Arms Deal Report Op-Ed: More prevarication, less truth, no justice
Yesterday, President Jacob Zuma announced the release of the report of the Seriti Commission of Inquiry into the Arms Deal. In short, the Commission, which spent years “investigating” it at a cost of tens of millions of rand, found nothing wrong with the Arms Deal at all. Not only was the Arms Deal rational, it also generated jobs and economic benefits. But, most important, it found that there was absolutely no evidence of corruption or fraud sufficient to taint the Arms Deal. By PAUL HOLDEN, ANDREW FEINSTEIN and HENNIE VAN VUUREN.
The Seriti Commission of Inquiry’s finding was made despite mounds of evidence in the public domain and two individuals (Schabir Shaik and Tony Yengeni) being found guilty of criminal acts in relation to the deal. In addition, Jacob Zuma, as we all know, currently faces the possibility that criminal charges flowing from his role in the Arms Deal will be reinstated.
The report’s findings are beyond disappointing: they are an outrage. The commission was a unique opportunity to fully investigate the Arms Deal, tell the truth to the South African public and see justice done. The result of the commission’s work is the exact opposite: more prevarication, less truth, no justice.
But while the commission’s findings are very disappointing, they are hardly surprising. Indeed, in 2014, we decided to withdraw from the commission and refused to testify before it. We did so with the support of over 40 civil society organisations, because there were manifest and serious flaws with how the commission was undertaking its work; flaws that showed that the commission had no intention to conduct a full, meaningful and unbiased investigation into the Arms Deal.
One of the problems we pointed to was the fact that multiple employees had resigned from the commission in protest at the way it was doing its work. Two of these employees claimed in public that the commission had no intention of investigating the Arms Deal fully. Instead, the commission’s real goal was the pursuance of a “second agenda” to discredit witnesses who claimed corruption in the deal.
Another was the fact that the commission failed to admit key pieces of evidence. One example of this was the Debevoise & Plimpton Report, an internal audit of the arms company Ferrostaal. That report indicated that Ferrostaal had paid tens of millions of rand to individuals with connections to Arms Deal officials and politicians. This was compounded by the fact that Judge Seriti had ruled that witnesses critical of the Arms Deal could not refer to documents that they had not written or events to which they did not personally witness. In effect, this meant that the only people who could testify about corruption in the Arms Deal were those who paid or received bribes – hardly likely to produce any meaningful results.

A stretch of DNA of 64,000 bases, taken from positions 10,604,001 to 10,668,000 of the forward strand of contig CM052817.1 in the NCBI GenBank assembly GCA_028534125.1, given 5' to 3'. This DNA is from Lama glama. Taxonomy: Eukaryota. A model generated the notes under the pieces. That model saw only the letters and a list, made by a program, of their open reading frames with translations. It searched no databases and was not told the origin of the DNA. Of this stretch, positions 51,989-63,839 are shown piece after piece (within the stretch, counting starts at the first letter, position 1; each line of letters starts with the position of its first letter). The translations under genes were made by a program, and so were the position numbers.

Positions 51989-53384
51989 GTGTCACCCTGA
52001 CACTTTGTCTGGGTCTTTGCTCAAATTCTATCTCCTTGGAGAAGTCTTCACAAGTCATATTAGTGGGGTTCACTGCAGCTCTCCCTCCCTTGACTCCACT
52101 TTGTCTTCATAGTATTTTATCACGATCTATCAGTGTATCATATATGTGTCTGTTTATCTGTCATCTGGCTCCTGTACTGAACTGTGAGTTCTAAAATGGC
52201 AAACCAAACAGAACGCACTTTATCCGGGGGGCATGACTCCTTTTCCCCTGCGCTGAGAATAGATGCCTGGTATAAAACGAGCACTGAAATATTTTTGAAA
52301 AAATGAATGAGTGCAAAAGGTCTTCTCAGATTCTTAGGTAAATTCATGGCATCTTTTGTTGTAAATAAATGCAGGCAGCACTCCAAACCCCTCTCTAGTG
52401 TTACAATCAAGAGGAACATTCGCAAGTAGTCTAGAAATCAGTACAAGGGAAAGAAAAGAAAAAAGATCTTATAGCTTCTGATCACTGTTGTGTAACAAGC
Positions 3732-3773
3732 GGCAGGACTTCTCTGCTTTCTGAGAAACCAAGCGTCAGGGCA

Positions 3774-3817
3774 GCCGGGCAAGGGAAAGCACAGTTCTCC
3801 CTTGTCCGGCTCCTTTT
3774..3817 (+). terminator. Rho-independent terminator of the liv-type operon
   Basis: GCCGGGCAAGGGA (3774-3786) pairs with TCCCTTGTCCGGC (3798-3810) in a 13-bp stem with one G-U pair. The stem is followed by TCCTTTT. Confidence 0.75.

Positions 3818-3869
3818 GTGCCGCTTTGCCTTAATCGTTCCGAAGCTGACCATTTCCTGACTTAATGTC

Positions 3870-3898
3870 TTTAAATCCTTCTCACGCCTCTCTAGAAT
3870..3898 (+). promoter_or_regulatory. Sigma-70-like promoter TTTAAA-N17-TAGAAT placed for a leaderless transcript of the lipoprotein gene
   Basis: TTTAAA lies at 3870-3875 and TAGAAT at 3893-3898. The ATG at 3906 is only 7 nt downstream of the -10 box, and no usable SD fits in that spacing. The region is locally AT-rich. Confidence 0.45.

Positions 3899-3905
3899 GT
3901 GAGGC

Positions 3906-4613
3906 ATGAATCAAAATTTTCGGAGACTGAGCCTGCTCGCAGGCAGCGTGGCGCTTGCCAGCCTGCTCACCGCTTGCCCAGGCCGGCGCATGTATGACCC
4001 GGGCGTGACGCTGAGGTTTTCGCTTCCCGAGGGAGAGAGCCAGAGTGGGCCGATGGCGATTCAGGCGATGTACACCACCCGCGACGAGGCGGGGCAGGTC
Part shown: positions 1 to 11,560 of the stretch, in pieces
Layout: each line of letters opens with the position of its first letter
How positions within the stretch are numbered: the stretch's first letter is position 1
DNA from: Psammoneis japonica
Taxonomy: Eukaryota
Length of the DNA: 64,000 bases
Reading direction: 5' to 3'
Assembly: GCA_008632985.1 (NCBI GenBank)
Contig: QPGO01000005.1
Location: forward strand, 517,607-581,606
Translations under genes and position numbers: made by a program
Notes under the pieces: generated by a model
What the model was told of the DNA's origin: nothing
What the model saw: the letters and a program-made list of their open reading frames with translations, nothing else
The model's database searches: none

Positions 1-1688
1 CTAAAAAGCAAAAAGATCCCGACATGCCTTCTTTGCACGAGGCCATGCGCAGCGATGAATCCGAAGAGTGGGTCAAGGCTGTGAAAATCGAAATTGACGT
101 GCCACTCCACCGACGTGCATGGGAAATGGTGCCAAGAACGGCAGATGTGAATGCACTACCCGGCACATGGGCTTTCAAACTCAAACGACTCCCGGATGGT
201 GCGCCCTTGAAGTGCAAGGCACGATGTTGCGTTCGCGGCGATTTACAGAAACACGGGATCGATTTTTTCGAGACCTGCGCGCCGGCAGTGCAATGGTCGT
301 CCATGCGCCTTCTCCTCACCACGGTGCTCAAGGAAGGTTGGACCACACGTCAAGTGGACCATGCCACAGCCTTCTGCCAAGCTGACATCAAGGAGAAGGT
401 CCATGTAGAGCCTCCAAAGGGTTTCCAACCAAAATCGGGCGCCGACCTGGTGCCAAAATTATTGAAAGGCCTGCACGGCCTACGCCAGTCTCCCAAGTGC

The impact of all of this was magnified by the fact that the commission often failed to test the evidence of witnesses appearing before it through cross-examination, leaving many bald and misleading statements uncontested.
One of the best examples of this was when BAE Systems testified before the commission. BAE Systems (previously British Aerospace) was the company that received the largest slice of the Arms Deal in providing Hawk and Gripen jets to the South African Air Force. It was investigated for years by the UK Serious Fraud Office and by US authorities. The SFO discovered in its investigation that the company had paid hundreds of millions of rand in “commissions” to politically connected individuals in South Africa to secure the deal. In 2011, the company settled with the US Department of Justice and Department of State, admitting that it had run an opaque and secretive system in which advisers around the world were paid to help secure contracts in multiple countries, including South Africa.
One would expect that a company accused of such wrongdoing would be thoroughly questioned by the commission. Far from it. On the final day of the commission’s public hearings, the company was allowed to simply read a statement into the record. The commissioners, and the evidence leaders, asked not a single question to test the evidence on the record.
We believe that the conduct of the commission was such that its findings cannot be accepted as fact. Moreover, its conduct was such that it may not withstand a rigorous legal challenge. As such, we are seeking legal advice as to our options in reviewing the report in order to have it set aside, and will, after careful consideration of the report, announce our intentions shortly.
The commission was a massive and costly disappointment. But it is not the end of the road in the search for Arms Deal justice. DM
See: www.armsdealfacts.com for the details of the evidence that the Seriti Commission could have, but did not consider in making its finding.
Photo: A Gripen fighter jet performs at the 2006 Africa Aerospace and Defence show in Cape Town, South Africa Tuesday 19 September 2006. EPA/NIC BOTHMA.